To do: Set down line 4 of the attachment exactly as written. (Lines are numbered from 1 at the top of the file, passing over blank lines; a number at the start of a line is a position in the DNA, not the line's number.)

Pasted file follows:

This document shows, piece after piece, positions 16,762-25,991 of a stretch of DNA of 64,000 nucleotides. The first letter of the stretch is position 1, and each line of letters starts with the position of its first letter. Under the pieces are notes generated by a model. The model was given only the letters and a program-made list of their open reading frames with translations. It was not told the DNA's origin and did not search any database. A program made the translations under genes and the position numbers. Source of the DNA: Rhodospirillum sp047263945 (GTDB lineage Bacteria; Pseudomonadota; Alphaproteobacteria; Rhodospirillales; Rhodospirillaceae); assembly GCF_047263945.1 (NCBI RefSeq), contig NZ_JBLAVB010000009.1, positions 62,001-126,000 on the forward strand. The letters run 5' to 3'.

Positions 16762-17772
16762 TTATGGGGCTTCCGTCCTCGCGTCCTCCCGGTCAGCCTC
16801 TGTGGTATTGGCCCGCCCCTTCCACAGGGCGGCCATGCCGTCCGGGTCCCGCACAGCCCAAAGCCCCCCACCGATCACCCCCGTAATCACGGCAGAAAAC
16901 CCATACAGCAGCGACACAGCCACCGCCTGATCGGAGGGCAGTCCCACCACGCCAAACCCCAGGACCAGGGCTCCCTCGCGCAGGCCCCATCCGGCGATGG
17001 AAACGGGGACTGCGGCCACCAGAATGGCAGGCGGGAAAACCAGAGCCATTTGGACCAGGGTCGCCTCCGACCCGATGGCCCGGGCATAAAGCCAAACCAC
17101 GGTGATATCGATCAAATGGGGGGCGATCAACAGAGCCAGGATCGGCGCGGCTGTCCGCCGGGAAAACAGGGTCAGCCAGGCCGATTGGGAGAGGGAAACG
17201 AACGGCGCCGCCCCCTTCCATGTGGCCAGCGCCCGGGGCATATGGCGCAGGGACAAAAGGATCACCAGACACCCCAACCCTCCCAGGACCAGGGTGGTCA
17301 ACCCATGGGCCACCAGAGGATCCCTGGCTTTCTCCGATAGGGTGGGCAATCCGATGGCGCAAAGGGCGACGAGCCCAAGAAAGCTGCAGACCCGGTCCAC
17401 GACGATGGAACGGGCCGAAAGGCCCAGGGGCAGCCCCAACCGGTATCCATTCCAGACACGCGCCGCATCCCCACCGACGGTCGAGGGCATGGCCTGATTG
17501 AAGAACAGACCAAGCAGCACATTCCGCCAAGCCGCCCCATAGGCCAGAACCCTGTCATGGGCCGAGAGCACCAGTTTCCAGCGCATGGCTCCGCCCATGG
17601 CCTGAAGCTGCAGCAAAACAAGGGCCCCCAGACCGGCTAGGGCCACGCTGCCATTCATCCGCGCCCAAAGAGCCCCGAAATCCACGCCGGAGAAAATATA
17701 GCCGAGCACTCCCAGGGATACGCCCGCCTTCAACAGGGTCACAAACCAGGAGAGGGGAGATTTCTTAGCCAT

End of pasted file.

16801 TGTGGTATTGGCCCGCCCCTTCCACAGGGCGGCCATGCCGTCCGGGTCCCGCACAGCCCAAAGCCCCCCACCGATCACCCCCGTAATCACGGCAGAAAAC